Most firms reported lower underwriting profits after a tougher year, but who came out on top?

2014 cor

The six listed Lloyd’s insurers had a tougher year in 2014. Natural catastrophe losses were still relatively low, but heavy competition, particularly in property reinsurance from the capital markets, put pressure on profits, according to GR’s sister title Insurance Times.

The average combined operating ratio across the six insurers studied was 88.2% – 2.5 percentage points worse than 2013’s 85.7%.

Although there was a lighter burden of claims from natural catastrophes, there were still large one-off losses to contend with. In particular the industry was hit by a string of aviation losses during the year, including the cash of two Malaysia Airlines jets.

The companies also received far less benefit from reserve releases from old underwriting years. Four of the six players suffered double digit percentage drops in reserve releases. This was generally because 2013 was a bumper year for releases, which could not be repeated in 2014.

Lloyd’s insurers faced similar conditions during the year, but some performed better than others. Here is a guide to the top performers of 2014.

2014 cor


  • Hiscox was the best-performing underwriter and the best at making money for its shareholders. Its 2014 COR of 83.9% may have been up slightly on 2013’s 83% but it was still almost three percentage points clear of the rest of the pack. Hiscox’s return on equity of 17.1% was just enough to knock Beazley, which had the best ROE last year, off the top spot.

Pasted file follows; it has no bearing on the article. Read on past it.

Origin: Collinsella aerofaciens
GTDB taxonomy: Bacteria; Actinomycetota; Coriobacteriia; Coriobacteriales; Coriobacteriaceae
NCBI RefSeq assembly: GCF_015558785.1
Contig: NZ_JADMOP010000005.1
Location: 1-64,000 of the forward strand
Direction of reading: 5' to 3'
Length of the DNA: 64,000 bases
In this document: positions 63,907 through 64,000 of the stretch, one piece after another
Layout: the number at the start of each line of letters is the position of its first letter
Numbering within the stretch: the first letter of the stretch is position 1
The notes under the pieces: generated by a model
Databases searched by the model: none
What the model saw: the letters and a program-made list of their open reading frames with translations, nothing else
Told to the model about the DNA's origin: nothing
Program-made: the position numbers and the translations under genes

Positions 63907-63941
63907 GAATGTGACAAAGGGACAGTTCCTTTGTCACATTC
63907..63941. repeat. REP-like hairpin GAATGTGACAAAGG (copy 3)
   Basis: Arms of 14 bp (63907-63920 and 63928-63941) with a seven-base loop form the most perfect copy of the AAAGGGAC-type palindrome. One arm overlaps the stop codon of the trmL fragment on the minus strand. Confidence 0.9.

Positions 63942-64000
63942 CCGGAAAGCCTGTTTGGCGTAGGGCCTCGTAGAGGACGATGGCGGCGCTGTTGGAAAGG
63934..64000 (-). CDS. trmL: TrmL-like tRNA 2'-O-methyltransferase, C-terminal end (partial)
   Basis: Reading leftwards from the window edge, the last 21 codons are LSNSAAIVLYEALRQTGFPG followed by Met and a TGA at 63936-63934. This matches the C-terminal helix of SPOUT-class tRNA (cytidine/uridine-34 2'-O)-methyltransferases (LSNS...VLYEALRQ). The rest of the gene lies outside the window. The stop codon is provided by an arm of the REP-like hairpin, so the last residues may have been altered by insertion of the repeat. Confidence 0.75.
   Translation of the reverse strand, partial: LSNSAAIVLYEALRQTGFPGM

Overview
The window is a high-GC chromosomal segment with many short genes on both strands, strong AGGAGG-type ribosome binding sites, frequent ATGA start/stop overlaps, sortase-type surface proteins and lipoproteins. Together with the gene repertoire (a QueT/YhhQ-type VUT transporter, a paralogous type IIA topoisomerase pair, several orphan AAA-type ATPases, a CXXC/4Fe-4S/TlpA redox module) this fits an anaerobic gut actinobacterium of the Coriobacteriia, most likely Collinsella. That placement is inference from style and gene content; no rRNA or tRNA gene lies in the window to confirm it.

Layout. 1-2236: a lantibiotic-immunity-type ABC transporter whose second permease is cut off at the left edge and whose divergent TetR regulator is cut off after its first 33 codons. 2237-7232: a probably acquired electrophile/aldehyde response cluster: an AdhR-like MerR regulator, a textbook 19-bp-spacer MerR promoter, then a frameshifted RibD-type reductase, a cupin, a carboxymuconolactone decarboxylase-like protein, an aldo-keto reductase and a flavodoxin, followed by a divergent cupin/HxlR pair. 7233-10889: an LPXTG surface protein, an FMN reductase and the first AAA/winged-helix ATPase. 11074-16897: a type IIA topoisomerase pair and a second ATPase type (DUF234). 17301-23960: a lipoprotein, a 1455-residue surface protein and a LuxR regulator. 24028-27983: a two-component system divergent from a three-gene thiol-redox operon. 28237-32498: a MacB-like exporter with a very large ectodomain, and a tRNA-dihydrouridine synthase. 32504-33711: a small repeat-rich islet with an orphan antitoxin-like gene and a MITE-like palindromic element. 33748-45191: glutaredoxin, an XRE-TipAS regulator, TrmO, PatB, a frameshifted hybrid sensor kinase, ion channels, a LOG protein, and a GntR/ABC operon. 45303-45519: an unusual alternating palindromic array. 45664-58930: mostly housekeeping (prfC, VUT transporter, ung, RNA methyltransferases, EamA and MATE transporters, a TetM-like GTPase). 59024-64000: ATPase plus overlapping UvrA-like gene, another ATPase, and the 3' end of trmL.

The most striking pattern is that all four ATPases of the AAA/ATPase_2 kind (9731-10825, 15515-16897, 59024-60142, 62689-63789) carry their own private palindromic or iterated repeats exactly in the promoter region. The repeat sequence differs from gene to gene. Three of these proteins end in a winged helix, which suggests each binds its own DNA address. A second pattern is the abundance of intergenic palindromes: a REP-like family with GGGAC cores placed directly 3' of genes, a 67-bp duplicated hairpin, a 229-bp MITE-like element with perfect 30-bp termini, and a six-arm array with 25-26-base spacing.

• While it reported the best COR, Hiscox was also the most heavily reliant on prior-year reserve releases. Releases shaved 13.1 points from the company’s COR – far more than for any of the other listed Lloyd’s players. If reserve releases are stripped out, the picture looks very different. Hiscox drops down to fourth place, and Catlin is the best performer by current year COR.

2014 cy cor


  • Novae was the most improved Lloyd’s insurer from an overall profitability perspective. Profit before tax jumped by 46.3% to £62.6m. The company’s COR was also the least affected by the year’s events. All six listed Lloyd’s insurers suffered COR deterioration, but Novae’s 0.7 percentage point blip was the smallest. The company also enjoyed a 29% increase in investment income.
  • Overall, investment income was mixed at Lloyd’s insurers given the different make-ups of their investment portfolios and which countries their invested assets are most exposed to. Beazley fared best over the year. Its investment income almost doubled to $83m (£55.8m) from $43.3m after falls in UK and US bond yields during the year boosted the value of Beazley’s portfolio. The company also said its portfolio of hedge fund investments had an “excellent year”.
  • The fastest growing Lloyd’s insurer by quite a margin was Catlin. Its gross written premium surged by 412.4%, outstripping even Brit’s 9.8% growth. Expansion in tough market conditions is normally a warning sign, but Catlin’s underwriting performance has been consistently good, so it is unlikely that the company is chasing market share at the expense of profitability. Also, some of the growth came from foreign exchange movements.

2014 roe


Lloyd’s insurers may have had a more challenging year in 2014, but they have come out well overall. Five of the six reported CORs below 90% and Novae, the only one not to do so, had a COR of just 91%, which would be the envy of many larger insurers.

The picture will change considerably next year, when the number of listed Lloyd’s insurers will reduce to four following the acquisitions of Brit by Fairfax and Catlin by XL. It will be interesting to see how the remaining four perform.